SI Vault
Jaime Diaz
November 25, 1992
Penny Toler of No. 1 Long Beach State has all the right court moves, plus star quality
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November 25, 1992

A Penny Who Shines

Penny Toler of No. 1 Long Beach State has all the right court moves, plus star quality

Like many children, Penny Toler used to feel unrelated to the image she saw in the mirror. But she didn't try to get comfortable with her reflection by slyly sneaking up on it. Instead, she squared up and tried to give her mirror image a case of whiplash. "I got a basketball and threw down every crazy dribble and move a seven-year-old could think of," says Toler, Long Beach State's All-America guard. "I wanted to see if I could fake my reflection out, because then I knew I would be able to fake out anybody."

These days Toler can lose any woman in college basketball in the open court. That includes 49er coach Joan Bonvicini, a former star guard at Southern Connecticut State who challenged Toler to a game of one-on-one in 1986, soon after Toler enrolled at Long Beach after transferring from San Diego State. The outcome was never in doubt. When Toler, now a 5'8" senior, is whirling coast-to-coast, smoothly taking the ball between her legs and behind her back, defenders go limp and spectators go wild. The only question is whether Toler will go straight to the hole or settle for the easiest eight-footer this side of Michael Jordan. "Penny is the most explosive guard in women's basketball, just awesome in the transition game," says Leon Barmore, coach of perennial women's power Louisiana Tech. "There just isn't anyone else in our game with her skills."

In her two seasons since coming to Long Beach, Toler has led the 49ers to a 61-9 record and two trips to the Final Four. Last season she averaged 22.5 points and 5.3 assists a game while shooting better than 50%. More important, Toler's star quality will draw attention to the neglected women's game. Her gap-toothed smile projects a joyful toughness, and her natural playfulness makes her a crowd favorite. Last season during a game against San Diego State in which the Aztec bench was taunting her with chants of "Hot Dog," Toler answered by turning a steal into a flashy layup and yelling, "There's your mustard!"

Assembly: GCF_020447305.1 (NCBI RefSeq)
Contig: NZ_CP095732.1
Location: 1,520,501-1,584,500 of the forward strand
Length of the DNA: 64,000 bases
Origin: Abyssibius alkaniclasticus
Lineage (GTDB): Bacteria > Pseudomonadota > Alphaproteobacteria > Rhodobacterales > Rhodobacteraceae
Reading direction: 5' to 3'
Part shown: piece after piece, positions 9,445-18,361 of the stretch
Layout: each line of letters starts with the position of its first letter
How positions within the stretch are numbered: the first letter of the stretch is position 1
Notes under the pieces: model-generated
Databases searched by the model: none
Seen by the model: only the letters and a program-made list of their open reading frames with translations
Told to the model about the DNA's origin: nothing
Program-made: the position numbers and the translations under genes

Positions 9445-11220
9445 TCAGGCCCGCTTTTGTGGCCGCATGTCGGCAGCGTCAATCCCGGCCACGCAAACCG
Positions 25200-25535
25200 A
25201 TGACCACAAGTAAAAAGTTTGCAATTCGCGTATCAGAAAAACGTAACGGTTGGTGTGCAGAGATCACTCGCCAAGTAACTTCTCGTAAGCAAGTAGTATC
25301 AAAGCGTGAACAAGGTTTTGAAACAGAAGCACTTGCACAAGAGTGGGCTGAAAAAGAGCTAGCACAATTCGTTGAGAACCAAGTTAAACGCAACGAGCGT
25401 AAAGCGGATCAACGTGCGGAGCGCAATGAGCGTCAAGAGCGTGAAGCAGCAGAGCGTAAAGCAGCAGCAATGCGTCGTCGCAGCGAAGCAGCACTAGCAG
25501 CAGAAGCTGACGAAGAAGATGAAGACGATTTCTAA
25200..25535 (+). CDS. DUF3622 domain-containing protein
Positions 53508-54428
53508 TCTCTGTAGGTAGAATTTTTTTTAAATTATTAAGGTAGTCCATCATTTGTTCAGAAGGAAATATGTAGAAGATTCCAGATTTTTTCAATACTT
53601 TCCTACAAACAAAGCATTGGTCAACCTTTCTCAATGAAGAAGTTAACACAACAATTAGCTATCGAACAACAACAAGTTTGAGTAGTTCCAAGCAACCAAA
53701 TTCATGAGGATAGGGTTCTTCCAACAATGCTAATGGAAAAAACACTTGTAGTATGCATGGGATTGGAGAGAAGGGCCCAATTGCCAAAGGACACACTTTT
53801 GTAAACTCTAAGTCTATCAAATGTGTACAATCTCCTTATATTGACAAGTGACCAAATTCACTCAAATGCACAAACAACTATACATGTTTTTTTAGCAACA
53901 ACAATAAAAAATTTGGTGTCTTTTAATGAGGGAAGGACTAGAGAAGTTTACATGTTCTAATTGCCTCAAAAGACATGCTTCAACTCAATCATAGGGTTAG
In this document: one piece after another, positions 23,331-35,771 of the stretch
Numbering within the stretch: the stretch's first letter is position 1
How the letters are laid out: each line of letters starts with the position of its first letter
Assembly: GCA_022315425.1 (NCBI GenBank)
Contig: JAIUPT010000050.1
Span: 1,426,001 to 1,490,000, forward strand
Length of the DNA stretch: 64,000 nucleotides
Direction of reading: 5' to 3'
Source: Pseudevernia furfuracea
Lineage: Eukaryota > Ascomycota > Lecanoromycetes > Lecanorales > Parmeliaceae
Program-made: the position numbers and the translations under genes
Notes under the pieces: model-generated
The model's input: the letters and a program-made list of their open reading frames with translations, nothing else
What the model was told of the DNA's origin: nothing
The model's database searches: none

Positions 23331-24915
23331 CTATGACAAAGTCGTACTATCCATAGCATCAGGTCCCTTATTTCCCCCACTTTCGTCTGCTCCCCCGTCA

"The only way to guard me is to ignore the fakes," says Toler with typical cockiness. "Of course, if you are only human, you'll look at all of them."

More and more humans are taking notice. At an awards banquet at the end of last season, none other than Danny Manning told Bonvicini that Toler was his favorite player. For her part, Toler would like to follow Manning's example and lead her team to the national championship this season.

With Toler showing the way, the 49ers' relentless style produced an average winning margin of nearly 23 points last season. As if that record weren't intimidating enough, Long Beach regularly brought its own bass-blasting boom box to layup drills and broke the pre-tip-off huddle with the chant, "One, two, three, kick ass!" More often than not, the 49ers did just that. "Sometimes when we are way ahead, a player on the other team will come up all out of breath and say, 'Come on, stop playing so hard,' " says Toler. "I'd just tell her, 'Hey, no mercy for you. Save that stuff for Mother Teresa.' "

Bonvicini denies that she has any intent to run up the score, contending that her only goal is to produce 40 minutes of quality, up-tempo basketball. "I've heard people say that watching women's basketball is like watching midgets wrestle," she says. "I don't want that said about my teams."

Bonvicini needn't worry about hearing such barbs, at least not as long as Toler is around. Toler, who was born and reared in Washington, D.C., learned the game on the same playgrounds that spawned such recent stars as Len Bias, Johnny Dawkins and Tommy Amaker. Her nickname (her real name is Virginia) was given to her by her paternal grandmother because of Toler's childhood habit of carrying pennies in her mouth. "I stopped after I got a few stuck in my throat," she says. As her liking for pennies diminished, her passion for basketball grew stronger, and soon her daily routine included practicing her dribbling in front of a mirror in the basement of her family's house and following her three older brothers to the playground.

"Each of my brothers added to my game," says Toler. "Butch taught me ball handling, and Calvin would help me analyze opponents. As for William, his attitude when we played against each other was basically, 'I'm going to kill you.' That might have been the best lesson of all."

By early adolescence Toler had become the First Lady of D.C. hoops. "Everyone was watching me, so I knew I must be good," she says. "They'd see me dribble and yell, 'Ooohh, home girl can handle.' "

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